In Tibetan Buddhism, a thangka is a religious painting on a scroll typically made from cotton or silk appliqué. A thangka usually depicts a Buddhist deity, scene or mandala. Thangkas are traditionally kept unframed and rolled up when not on display, mounted on a textile backing in the style of Chinese scroll paintings, with a silk cover on the front. So treated, thangkas can last a long time, but because of their delicate nature, they have to be kept in dry places where moisture won't affect the quality of the silk. Most thangkas are relatively small, but they can be extremely large.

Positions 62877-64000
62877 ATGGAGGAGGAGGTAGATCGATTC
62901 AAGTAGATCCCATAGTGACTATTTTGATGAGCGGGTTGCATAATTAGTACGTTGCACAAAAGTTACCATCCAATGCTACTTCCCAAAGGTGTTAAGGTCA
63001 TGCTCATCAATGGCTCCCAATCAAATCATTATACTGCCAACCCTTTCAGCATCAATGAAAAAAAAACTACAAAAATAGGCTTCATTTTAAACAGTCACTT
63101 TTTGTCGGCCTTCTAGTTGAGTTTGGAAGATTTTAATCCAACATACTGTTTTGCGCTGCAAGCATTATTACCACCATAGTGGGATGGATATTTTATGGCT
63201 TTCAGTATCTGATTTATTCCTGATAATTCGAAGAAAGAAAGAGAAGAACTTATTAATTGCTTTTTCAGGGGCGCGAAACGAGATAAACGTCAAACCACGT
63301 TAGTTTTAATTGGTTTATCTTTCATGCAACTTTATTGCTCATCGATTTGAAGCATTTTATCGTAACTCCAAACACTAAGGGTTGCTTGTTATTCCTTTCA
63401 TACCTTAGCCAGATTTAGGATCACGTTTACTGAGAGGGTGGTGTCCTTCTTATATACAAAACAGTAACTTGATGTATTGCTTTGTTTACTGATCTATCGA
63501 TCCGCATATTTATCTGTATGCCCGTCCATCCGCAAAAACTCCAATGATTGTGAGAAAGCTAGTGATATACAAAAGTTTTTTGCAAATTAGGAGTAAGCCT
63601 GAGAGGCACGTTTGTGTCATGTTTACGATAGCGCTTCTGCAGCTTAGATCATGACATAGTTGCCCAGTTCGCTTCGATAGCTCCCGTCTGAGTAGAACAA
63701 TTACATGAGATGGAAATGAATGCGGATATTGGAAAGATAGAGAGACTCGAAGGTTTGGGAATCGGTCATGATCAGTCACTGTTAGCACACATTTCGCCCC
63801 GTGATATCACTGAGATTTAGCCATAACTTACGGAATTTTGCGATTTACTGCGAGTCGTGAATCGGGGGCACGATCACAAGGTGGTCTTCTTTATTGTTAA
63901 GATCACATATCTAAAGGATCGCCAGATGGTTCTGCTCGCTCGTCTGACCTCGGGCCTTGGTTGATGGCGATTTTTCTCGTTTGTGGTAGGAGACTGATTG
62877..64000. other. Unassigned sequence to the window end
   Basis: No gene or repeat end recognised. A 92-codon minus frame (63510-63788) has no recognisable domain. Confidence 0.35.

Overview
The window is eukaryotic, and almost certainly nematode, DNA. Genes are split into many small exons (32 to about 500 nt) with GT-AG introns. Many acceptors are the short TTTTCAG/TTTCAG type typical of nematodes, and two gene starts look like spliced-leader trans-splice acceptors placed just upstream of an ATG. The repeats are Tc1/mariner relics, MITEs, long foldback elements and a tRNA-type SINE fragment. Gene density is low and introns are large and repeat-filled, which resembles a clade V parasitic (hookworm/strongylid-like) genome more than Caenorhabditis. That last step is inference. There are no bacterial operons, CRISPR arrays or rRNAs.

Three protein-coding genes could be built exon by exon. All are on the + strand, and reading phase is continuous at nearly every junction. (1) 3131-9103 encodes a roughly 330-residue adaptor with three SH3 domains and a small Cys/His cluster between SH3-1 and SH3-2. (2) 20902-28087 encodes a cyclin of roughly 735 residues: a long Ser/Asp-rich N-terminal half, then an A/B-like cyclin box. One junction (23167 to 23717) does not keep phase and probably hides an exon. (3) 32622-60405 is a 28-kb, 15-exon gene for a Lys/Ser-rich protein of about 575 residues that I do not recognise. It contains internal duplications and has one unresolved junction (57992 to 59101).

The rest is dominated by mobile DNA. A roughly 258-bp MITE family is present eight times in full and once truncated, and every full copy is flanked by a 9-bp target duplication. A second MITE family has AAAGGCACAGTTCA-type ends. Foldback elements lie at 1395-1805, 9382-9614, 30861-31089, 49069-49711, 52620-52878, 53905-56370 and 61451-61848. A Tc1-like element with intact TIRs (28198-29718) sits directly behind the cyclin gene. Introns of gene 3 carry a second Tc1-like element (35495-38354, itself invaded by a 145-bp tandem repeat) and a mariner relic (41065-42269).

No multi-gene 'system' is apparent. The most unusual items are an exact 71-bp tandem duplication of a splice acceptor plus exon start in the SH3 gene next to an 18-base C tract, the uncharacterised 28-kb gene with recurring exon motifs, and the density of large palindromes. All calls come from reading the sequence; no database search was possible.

The thangka shown here is an 18th century Sino-Tibetan example, depicting the Buddha surrounded by scenes from his former lives. It was offered in John Moran Auctioneers' September 24, 2016 Decorative Art Auction, where it was assigned an estimate of $3,000-$5,000. But a bidding war ensued between phone and online bidders, driving the final price to $39,000, making it the top lot of the sale. Most thangkas were intended for personal meditation or instruction of monastic students. They often have elaborate compositions, including many very small figures.